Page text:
Academic journal article International Journal of Action Research

Instead of Managerialism: From What Goes on Inside Our Heads to What Our Heads (and Bodies) Go on Inside of - the World between Us

Academic journal article International Journal of Action Research

Instead of Managerialism: From What Goes on Inside Our Heads to What Our Heads (and Bodies) Go on Inside of - the World between Us

Article excerpt

Theodore Taptiklis is a former McKinsey & Company consultant who, over the course of a 40 year career in business and organizations, undertook a wide variety of roles, including board member, senior executive, strategist and change manager, business development manager, and worked also in a variety of line-management positions as both an employee and as a professional advisor. He characterizes his professional life during that time as a progression from, not only a position of arrogant certainty to one of increasing ignorance, but also as one from realizing the all-consuming pervasiveness and insidiousness of traditional management doctrine (managerial ism) to the possibility of more authentic and liberating ways of experiencing organizational life. The starting point for this process of 'unmanaging' ourselves, he suggests, is what we can notice each moment in our experience of the activities occurring between us in our everyday lives - a move from understanding our own practices as outside observers of them to engaged participants within them.

Key words: managerialism, utterances, responsiveness, systems thinking, life events

Review Essay

Theodore Taptiklis: Unmanaging: Opening up the Organization to its own Unspoken Knowledge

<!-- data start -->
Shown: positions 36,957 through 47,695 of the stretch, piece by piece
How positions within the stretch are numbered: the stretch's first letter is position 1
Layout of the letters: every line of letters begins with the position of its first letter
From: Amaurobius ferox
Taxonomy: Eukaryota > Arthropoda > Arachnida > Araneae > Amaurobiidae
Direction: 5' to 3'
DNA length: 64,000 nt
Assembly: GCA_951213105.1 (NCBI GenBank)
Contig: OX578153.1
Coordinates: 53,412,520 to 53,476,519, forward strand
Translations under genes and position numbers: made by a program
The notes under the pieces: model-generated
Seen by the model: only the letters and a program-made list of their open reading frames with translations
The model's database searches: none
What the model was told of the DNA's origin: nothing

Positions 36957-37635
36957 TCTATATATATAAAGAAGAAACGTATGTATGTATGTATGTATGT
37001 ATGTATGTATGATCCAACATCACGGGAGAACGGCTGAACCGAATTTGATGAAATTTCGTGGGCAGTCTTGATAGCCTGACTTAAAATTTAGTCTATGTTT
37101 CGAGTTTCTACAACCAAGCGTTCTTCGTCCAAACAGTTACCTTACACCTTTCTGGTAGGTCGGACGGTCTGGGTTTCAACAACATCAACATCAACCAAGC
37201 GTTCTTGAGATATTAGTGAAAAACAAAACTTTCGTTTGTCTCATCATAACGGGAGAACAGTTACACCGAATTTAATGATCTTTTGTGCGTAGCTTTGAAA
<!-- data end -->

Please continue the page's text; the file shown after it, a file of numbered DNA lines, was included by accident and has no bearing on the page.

Palgrave Macmilan, Basingstoke, UK, and New York, USA, 2008, pp. 237, euro 31.99, Paperback ISBN: 978-0-230-57352-9

"What is happening now has significance - in these surroundings. The surroundings give it its importance" (Wittgenstein, 1953, no. 583).

"Giving grounds, justifying the evidence, comes to an end; - but the end is not in certain propositions striking us immediately as true, i.e., it is not a kind of seeing on our part; it is our acting, which lies at the bottom of the language-game" (Wittgenstein, 1969, no. 204).

This, I think, is a quite marvellous book. It is precisely about what it says it is about in its subtitle: opening up organizations to their own unspoken knowledge. What I think Taptiklis has realized is, that although many of our activities in the world are already partially ordered, it is open to us to further specify them, i.e., to order their structure further, in a timely manner, to fit the particular exigencies of local circumstances. In other words, those who are good at organizing do not, and cannot, simply follow rules or procedures; they do not, and cannot, simply repeat in the present moment what was successful in the past. They must work within the complexities of the present moment for yet "another first time" (Garfinkel, 1967, p. 9) in a way sensitive to the potentialities, the uniquely available local resources, to fashion appropriate lines of action. Thus he explores in this book the kinds of capabilities we require if we are going to organize our activities in this much more responsive-to-local-circumstances fashion, to organize in ways that make much more use of often unspoken and thus unnoticed local knowledges.

The book is in three parts. It is about (1) the whole original background of theoretical and philosophical thought from out of which managerialism as such, i.e., the idea that all organizations can be run and understood in the same way, has arisen; (2) the severe limitations of that background; and (3) what a very different way of thinking about ourselves and our relations both to each other and to the larger surroundings of our lives might look like, sound like, and feel like. But instead of proposing yet another new theory or model, Taptiklis takes instead our mostly unthinking, spontaneously enacted, mostly speech intertwined, everyday activities as the background surrounding from out of which all our activities arise and make sense, and back into which they return to exert their influence.

In other words, Taptiklis focuses on the importance of the fact that, as living, active, embodied human beings, we are continuously moving around and spontaneously responding to the others and othernesses around us. …

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